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ARS Home » Southeast Area » Stoneville, Mississippi » Cotton Ginning Research » Research » Publications at this Location » Publication #119782


item Cook, Clinton

Submitted to: National Cotton Council Beltwide Cotton Conference
Publication Type: Proceedings
Publication Acceptance Date: 1/9/2001
Publication Date: 6/1/2001
Citation: Cook, C.O. 2001. Concept evaluation of an ultrasonic mass flow sensor. National Cotton Council Beltwide Cotton Conference. Vol. 2: 1406-1410.

Interpretive Summary: The U.S. cotton industry is faced with increasing production costs, a volatile market and increasing global competition. As a result, cotton farmers and ginners must use new technology and techniques to increase productivity without lowering fiber quality. Currently, computer technology is beginning to be used to monitor and influence the characteristics of cotton. New sensor technology is also beginning to be employed. However, a sensor to measure the amount of wasted cotton is still needed. Toward this end, two ultrasound transducers were tested to determine if ultrasound could be used to measure the amount of cotton waste. Results indicated a strong relationship between ultrasound and the amount of cotton waste. However, this relationship was also dependent upon the constituents of the cotton waste and the air temperature. Future work will refine the sensor, which may then be used to minimize wasted cotton and increase cotton value.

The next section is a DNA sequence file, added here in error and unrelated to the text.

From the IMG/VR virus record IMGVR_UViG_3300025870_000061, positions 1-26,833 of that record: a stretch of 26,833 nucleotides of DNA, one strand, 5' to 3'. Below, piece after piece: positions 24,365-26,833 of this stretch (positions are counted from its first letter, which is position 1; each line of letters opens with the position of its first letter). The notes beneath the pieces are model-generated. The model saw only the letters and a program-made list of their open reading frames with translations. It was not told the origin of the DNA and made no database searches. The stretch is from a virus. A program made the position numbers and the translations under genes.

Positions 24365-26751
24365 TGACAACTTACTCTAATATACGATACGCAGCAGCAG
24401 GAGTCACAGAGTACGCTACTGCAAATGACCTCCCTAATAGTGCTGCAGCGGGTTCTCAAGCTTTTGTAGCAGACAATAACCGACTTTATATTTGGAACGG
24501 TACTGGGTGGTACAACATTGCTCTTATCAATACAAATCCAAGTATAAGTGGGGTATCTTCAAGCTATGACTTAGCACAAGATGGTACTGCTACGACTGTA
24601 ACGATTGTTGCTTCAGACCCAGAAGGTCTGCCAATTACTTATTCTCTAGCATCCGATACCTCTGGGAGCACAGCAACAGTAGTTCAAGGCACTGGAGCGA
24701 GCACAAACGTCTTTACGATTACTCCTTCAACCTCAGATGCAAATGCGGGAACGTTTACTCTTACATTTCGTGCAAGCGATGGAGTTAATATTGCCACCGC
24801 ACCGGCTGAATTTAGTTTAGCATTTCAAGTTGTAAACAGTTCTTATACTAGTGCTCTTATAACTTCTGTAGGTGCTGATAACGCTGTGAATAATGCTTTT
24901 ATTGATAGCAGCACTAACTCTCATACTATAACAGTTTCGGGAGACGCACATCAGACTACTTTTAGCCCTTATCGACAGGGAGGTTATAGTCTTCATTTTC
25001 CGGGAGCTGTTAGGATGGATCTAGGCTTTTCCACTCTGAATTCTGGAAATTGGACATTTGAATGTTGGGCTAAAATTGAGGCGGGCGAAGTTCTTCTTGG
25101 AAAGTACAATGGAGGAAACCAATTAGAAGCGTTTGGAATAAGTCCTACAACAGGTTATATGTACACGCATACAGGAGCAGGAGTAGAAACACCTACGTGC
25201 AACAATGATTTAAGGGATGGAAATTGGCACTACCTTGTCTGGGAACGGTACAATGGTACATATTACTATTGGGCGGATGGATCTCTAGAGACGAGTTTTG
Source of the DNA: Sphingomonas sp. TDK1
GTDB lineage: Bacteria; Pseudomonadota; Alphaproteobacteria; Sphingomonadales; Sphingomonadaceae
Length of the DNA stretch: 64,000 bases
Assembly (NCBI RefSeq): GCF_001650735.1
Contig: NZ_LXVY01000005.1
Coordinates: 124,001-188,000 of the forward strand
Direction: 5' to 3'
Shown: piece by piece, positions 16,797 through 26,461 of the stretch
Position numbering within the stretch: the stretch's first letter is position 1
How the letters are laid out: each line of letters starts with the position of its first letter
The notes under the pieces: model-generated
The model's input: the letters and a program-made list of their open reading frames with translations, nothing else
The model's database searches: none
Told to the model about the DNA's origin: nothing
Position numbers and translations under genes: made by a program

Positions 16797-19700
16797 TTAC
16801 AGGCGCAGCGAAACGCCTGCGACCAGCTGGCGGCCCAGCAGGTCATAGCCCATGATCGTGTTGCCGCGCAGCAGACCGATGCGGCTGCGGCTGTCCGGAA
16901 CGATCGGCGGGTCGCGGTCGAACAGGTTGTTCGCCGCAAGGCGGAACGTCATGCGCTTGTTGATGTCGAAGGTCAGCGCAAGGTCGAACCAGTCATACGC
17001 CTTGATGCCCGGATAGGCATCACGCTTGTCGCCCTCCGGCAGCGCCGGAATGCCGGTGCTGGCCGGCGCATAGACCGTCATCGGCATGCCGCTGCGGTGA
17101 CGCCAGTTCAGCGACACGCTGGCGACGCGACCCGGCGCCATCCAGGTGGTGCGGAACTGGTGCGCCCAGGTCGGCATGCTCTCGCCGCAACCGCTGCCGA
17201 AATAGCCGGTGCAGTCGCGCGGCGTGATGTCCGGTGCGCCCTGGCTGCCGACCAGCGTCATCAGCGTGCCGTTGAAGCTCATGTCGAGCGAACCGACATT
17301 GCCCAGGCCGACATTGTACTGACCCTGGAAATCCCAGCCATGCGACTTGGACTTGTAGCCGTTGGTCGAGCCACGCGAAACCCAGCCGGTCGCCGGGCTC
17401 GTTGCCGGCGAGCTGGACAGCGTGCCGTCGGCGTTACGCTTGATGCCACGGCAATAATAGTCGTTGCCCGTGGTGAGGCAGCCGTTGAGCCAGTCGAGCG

Technical Abstract: Two experiments were conducted in an effort to determine the relationship between ultrasound attenuation and lint cleaner waste density. The first experiment indicated that there was a strong correlation between ultrasound attenuation and cotton fiber density. The experiment also demonstrated a temperature dependence of ultrasound attenuation and no significant humidity influence. The second experiment developed the relationship between lint cleaner waste components and ultrasound attenuation. This investigation revealed that waste composed of mote trash attenuated ultrasound approximately two times greater than waste consisting of stick or leaf trash.